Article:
If you’re still reading, you’re likely excited and want to leverage this.  The good news is that in the right situation, this can be implemented in a matter of minutes.  Let’s take a quick moment to review the settings to enable Data Protection.  Data protection is controlled by the integration settings of the HFM adaptor.  Under the integration settings,

  1. Enable Data Protection
  2. Set the Data Protection Value
  3. Select the Data Protection Operator

The first step is pretty obvious.  Let’s talk about steps 2 & 3.  The Data Protection Value specifies the base level dimension member used to identify the records to extract from HFM.  This is used in conjunction with the Data Protection Operator.  The Operator has 2 valid values, Equals (=) or Not Equals (<>).

Let’s take a real world example.  Tony loads data through FDM to the HFM Custom4 dimension member GeneralLedger.  Carol inputs Fixed Asset data to the custom4 member ManualEntry.  In this example, the data protection settings could be:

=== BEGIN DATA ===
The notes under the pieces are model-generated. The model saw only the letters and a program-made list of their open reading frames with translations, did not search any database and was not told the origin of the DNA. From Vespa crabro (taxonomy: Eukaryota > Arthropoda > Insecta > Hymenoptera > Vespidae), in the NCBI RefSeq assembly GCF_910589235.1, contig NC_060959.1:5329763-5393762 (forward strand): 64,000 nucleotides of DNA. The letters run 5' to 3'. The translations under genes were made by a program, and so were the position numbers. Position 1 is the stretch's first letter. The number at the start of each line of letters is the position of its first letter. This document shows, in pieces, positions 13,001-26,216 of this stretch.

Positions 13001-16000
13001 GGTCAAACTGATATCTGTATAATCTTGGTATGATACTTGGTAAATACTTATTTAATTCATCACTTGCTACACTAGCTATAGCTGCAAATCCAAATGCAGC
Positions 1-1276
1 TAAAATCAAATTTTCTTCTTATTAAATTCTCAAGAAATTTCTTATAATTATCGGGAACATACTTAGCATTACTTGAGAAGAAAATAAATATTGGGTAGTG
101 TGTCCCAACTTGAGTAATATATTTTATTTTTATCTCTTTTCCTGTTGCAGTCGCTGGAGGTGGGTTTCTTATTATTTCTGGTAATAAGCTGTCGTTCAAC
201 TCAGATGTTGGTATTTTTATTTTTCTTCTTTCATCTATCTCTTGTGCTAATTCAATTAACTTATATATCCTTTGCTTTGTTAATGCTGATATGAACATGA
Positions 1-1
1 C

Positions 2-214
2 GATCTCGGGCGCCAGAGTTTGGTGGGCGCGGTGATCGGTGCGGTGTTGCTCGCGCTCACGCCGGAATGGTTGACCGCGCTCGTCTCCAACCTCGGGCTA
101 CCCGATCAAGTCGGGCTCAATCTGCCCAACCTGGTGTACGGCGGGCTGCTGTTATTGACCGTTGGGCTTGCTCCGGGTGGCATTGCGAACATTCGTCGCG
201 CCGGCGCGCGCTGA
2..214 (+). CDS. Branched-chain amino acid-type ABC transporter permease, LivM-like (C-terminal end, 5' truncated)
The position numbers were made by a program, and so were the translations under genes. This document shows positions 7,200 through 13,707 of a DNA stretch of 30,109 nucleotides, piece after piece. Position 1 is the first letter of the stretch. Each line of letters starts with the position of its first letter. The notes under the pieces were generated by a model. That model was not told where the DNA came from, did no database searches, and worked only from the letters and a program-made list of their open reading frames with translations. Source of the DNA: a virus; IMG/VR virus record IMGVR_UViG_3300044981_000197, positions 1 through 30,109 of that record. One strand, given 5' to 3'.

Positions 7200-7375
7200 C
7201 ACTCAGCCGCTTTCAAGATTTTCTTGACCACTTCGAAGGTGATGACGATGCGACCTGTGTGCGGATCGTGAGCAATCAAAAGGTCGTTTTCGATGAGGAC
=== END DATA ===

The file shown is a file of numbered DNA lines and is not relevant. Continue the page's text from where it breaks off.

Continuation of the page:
• Value: ManualEntry; Operator: Equal (=) OR
  • Value: GeneralLedger; Operator: Not Equals (<>)

So which is the right choice.  The answer is, if you hadn’t guessed, it depends.  A lot depends on your HFM metadata and where data is populated.  If you are unsure, you can always do a quick test in test environment or an alternate scenario/period in your application.  As with any system change, let me stress the importance of proper backups prior to making and testing changes.

Finally, let me take a moment to address the 2 most common questions I am asked about data protection:

  • No.  However, FDM uses the VBScript Instr function to determine if the Protection Value is found in the HFM record.  Creative thinking and metadata design can often address the “need” to protect multiple values.
  • You don’t.  Because FDM uses the Instr function to search the entire record, it doesn’t matter in which dimension your value is.  If the protection value is found, the record is protected (or not protected).